I was recently afforded the opportunity to preview the ship-to-ship combat card game Clear the Decks! (by Crispy Games Company) that first piqued my interest over a year ago, at the Connecticut Festival of Indie Games (CT-FIG). I've been wanting to share more details of the game ever since CT-FIG 2017 and I am now able to, so please read on to my review, below, and if my take tickles your whiskers, click here to get in on the Clear the Decks Kickstarter, which launched today!
AVAST YE, A CLEAR THE DECKS! REVIEW
OVERVIEW: Clear the Decks is a cooperative card game in which 1-4 players each control an Age-of-Sail era ship that is used to attack and defend against a singular enemy ship. Each player utilizes their three canons (18-pounders, 24-pounders and 36-pounders) via Ammunition player cards, while Officer and Tactic cards provide opportunities for other actions. Enemy ship cards that represent the crew, events and structure of the enemy ship are divided into multiple stacks (the exact number depending on the ship type) and discarded as they are "destroyed" by player attacks. Face-up enemy ship cards that are not destroyed by a player attack give instructions as to what effects they have when counterattacking or at other moments in the game (such as repairing damage or sending boarders on to a player ship). If the enemy ship's hull is completely destroyed and thus only the leak level remains, the players win, but if all of the canons of each player ship are destroyed or disabled (by boarders), the enemy ship is victorious.
PRESENTATION: This review is based on the pre-Kickstarter version of Clear the Decks!, but for a play test copy, I found the art, graphics, quality of materials and layout to all be well done. The terminology and other historical elements found throughout the game are a nice touch, as well. The rulebook does have some minor errors and could use a few clarifications, but I expect these items to be addressed in the published version. Likewise, I assume the enemy ship tiles will be of higher quality, but they were perfectly fine for a test copy and I like the efficiency of the design: four tiles for three different ship sizes. And I wouldn't change any of the art, as I think it all fits the theme and style of the game well. For a card game, I'd currently rate the presentation of Clear the Decks a 7 out of 10, but that will likely improve.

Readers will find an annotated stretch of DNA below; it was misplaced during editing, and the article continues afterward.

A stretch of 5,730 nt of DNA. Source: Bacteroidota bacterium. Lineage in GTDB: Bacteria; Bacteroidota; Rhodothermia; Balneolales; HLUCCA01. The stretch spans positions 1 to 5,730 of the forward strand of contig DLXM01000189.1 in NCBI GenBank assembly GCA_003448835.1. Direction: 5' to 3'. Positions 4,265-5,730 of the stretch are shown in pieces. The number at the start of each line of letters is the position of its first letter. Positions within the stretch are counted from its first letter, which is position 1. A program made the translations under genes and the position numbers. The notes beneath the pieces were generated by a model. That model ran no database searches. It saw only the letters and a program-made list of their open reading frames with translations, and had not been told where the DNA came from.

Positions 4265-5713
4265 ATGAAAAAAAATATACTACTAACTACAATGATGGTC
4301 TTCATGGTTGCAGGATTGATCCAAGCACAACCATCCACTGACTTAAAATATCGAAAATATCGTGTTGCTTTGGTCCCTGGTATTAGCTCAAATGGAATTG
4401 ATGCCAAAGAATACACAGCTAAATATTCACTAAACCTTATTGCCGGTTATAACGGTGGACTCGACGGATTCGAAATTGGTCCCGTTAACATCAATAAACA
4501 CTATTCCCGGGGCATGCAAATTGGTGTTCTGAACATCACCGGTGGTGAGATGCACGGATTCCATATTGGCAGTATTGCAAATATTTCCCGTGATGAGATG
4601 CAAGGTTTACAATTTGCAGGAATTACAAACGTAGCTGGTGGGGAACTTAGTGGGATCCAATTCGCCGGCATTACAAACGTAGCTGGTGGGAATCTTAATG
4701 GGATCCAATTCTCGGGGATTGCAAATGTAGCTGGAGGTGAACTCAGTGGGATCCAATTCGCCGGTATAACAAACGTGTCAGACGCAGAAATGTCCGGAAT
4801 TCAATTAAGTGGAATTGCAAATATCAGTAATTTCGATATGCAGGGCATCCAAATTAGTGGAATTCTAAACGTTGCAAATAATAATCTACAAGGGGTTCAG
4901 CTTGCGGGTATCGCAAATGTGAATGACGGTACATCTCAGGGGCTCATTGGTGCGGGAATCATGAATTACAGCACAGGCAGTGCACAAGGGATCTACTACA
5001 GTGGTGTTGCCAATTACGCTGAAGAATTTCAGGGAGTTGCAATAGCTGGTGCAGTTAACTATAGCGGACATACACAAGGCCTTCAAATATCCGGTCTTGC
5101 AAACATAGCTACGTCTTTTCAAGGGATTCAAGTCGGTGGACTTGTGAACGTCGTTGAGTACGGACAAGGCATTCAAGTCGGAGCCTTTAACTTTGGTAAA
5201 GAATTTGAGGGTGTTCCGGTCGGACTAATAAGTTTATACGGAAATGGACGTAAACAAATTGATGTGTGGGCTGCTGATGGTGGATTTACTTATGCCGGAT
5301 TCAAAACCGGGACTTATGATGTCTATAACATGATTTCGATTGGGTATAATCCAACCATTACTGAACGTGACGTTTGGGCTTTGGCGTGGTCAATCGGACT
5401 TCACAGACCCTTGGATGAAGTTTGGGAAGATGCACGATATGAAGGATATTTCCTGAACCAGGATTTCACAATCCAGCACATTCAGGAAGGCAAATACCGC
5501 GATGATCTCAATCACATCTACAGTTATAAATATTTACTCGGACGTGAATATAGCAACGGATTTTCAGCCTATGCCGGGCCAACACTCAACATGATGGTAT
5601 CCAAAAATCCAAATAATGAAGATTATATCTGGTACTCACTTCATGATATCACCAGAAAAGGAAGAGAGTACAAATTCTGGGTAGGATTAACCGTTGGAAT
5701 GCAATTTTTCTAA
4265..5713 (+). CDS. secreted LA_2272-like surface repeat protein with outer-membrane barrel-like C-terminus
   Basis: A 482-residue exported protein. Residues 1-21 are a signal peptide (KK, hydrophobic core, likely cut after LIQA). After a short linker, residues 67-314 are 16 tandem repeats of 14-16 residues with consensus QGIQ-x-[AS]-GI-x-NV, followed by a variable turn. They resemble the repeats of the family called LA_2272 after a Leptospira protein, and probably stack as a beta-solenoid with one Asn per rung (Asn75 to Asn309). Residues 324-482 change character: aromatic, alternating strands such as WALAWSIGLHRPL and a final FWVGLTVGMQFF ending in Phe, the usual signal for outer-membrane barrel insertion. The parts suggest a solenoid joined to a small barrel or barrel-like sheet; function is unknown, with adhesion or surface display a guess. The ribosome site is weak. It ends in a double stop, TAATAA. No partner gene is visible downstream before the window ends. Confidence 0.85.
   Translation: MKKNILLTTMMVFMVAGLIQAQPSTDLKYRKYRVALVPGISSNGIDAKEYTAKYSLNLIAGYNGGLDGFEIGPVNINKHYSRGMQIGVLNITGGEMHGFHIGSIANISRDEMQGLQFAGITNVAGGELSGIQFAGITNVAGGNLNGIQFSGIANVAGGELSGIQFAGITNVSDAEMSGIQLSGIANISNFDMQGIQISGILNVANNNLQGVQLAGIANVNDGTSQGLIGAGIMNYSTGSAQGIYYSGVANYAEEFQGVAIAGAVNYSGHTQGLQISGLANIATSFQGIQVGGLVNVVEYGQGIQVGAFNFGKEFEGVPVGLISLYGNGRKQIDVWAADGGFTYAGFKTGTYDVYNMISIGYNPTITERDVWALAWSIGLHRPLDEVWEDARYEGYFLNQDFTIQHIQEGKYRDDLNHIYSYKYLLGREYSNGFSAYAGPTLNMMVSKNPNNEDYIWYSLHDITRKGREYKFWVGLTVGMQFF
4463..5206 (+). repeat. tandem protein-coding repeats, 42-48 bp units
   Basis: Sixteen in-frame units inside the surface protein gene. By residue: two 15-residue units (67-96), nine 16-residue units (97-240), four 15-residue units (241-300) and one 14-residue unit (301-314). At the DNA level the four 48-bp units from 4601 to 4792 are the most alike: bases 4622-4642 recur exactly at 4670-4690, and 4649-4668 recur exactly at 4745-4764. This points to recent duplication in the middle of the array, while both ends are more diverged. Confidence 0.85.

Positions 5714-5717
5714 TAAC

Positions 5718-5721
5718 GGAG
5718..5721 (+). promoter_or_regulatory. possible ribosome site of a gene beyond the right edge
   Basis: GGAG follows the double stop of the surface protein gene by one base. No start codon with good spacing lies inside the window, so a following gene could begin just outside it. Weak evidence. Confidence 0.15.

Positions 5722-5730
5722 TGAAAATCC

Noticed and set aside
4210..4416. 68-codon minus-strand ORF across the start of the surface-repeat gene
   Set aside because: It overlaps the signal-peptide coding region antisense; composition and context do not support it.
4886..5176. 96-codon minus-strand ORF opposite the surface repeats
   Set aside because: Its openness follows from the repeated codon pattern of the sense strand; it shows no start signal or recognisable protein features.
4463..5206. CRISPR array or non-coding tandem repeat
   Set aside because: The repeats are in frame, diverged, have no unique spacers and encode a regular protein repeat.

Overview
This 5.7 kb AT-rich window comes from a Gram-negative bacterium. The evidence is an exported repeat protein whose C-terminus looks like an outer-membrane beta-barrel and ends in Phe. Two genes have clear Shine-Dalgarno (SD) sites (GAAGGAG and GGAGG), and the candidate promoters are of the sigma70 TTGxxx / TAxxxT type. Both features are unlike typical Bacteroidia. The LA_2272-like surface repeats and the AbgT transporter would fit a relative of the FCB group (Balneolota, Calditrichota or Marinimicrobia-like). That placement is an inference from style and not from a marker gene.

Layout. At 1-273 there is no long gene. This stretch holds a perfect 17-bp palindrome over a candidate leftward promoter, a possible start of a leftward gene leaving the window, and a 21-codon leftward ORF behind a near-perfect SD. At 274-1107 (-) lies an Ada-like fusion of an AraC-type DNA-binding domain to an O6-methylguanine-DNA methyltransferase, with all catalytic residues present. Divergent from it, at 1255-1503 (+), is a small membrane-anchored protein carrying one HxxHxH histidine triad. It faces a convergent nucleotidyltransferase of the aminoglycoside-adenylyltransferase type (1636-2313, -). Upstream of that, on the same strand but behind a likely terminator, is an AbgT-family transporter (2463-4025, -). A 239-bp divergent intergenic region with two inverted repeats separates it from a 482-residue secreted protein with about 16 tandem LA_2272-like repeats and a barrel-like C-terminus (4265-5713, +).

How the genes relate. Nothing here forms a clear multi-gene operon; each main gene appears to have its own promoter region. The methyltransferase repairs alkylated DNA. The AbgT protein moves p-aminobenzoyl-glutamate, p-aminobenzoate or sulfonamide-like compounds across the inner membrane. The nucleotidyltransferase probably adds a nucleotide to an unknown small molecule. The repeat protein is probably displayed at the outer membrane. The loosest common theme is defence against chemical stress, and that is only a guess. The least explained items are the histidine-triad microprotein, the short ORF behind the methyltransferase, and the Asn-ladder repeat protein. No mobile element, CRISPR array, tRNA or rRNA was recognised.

COMPLEXITY: Clear the Decks! uses a simple card-matching mechanic to resolve canon fire effects, but the cycle of reloading canons and the different types of ammunition effects vs. target type adds a welcome element of strategy to the process. Other elements that players must consider are the Counterattack effects , Consequences and special abilities of enemy ship cards, which can provide extra defense to attacks or additional damage by attacks, among a variety of other possibilities. Players will sometimes not be able to destroy all of the faceup enemy ship cards on their turn and so decisions must be made to lessen the damage to be taken on a counterattack. Limited sharing of canons and cards are also options that add to the decision-making. (If you give up your Grape Shot card now, will you be stuck without ammo on your own turn?) Although not a seriously crunchy game by any means, there is enough strategy to keep players interested and busy, but the rules are light enough for my 11-year old to comprehend. For a card game, I'd rate the complexity of Clear the Decks a 6 out of 10.
GAME PLAY: The mechanics of the Clear the Decks! are sound and simple enough to keep the game moving and fun. The game's scalable difficulty is simple to employ, but unless I'm doing something wrong, I think the game might be too easy, as the players have won every game that I've been in to date. This is easily remedied by adding more canon cards to the enemy ship assembly deck, but this will also extend your game. (In my experience, the length of gameplay for 2 - 4 player games has averaged about two hours. I've haven't yet tried a 1-player game.) A better option might be to boost up the abilities of the enemy ship cards for the published version. For a card game, I'd rate the game play of Clear the Decks a 7 out of 10, but still with room for improvement.
VALUE: With 9 enemy ship types, 6 rule variations and 1-4 player options, Clear the Decks! has decent replay value, especially if it could be toughened up, but I think player-vs-player rules would really make this game shine. You know people are going to house-rule that in short order, so why not have official PVP rules that we can all agree on right away? With the cost as yet unknown, I will have to reserve my judgement on value, but in light of developer Chris Pinyan's remarks about pricing at 2017 CT-Fig, I believe Kickstarter backers of Clear the Decks! will not be disappointed.
EDIT: Pricing has been announced at $29, which I think is exactly where it should be, so you can be confident that you are getting good value for your money. Additionally, Chris indicated to me this morning that others have inquired about player-vs-player rules and that it might be doable in an expansion, which has me excited for the future of this game, as well!
OVERALL: Clear the Decks! is simple enough to play with your whole family, but with enough strategy to keep your gaming friends engaged. I would recommend it for anyone over the age of 8 with an interest in combat and/or sailing games. So, consider pledging for the whole nine yards, because time and tide waits for no man!